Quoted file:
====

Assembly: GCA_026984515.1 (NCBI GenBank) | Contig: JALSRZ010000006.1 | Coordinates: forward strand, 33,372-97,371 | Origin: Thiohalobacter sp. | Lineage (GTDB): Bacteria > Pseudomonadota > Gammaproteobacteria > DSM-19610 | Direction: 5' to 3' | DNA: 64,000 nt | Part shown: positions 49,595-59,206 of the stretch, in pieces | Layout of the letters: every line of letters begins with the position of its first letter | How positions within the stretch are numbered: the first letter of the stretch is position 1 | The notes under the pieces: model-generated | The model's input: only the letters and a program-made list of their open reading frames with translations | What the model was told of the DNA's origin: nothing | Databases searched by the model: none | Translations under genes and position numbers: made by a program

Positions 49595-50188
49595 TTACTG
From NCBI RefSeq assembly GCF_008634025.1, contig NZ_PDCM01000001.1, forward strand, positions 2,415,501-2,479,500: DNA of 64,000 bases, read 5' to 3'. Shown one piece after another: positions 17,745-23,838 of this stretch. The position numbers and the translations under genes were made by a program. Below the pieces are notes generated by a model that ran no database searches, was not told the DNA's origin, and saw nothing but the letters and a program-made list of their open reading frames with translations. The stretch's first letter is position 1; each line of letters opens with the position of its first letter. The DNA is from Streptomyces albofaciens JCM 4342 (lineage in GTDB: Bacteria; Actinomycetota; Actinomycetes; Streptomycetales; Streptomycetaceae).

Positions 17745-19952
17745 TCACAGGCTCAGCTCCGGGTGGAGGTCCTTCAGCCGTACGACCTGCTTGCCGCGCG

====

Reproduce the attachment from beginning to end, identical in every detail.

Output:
Assembly: GCA_026984515.1 (NCBI GenBank) | Contig: JALSRZ010000006.1 | Coordinates: forward strand, 33,372-97,371 | Origin: Thiohalobacter sp. | Lineage (GTDB): Bacteria > Pseudomonadota > Gammaproteobacteria > DSM-19610 | Direction: 5' to 3' | DNA: 64,000 nt | Part shown: positions 49,595-59,206 of the stretch, in pieces | Layout of the letters: every line of letters begins with the position of its first letter | How positions within the stretch are numbered: the first letter of the stretch is position 1 | The notes under the pieces: model-generated | The model's input: only the letters and a program-made list of their open reading frames with translations | What the model was told of the DNA's origin: nothing | Databases searched by the model: none | Translations under genes and position numbers: made by a program

Positions 49595-50188
49595 TTACTG
From NCBI RefSeq assembly GCF_008634025.1, contig NZ_PDCM01000001.1, forward strand, positions 2,415,501-2,479,500: DNA of 64,000 bases, read 5' to 3'. Shown one piece after another: positions 17,745-23,838 of this stretch. The position numbers and the translations under genes were made by a program. Below the pieces are notes generated by a model that ran no database searches, was not told the DNA's origin, and saw nothing but the letters and a program-made list of their open reading frames with translations. The stretch's first letter is position 1; each line of letters opens with the position of its first letter. The DNA is from Streptomyces albofaciens JCM 4342 (lineage in GTDB: Bacteria; Actinomycetota; Actinomycetes; Streptomycetales; Streptomycetaceae).

Positions 17745-19952
17745 TCACAGGCTCAGCTCCGGGTGGAGGTCCTTCAGCCGTACGACCTGCTTGCCGCGCG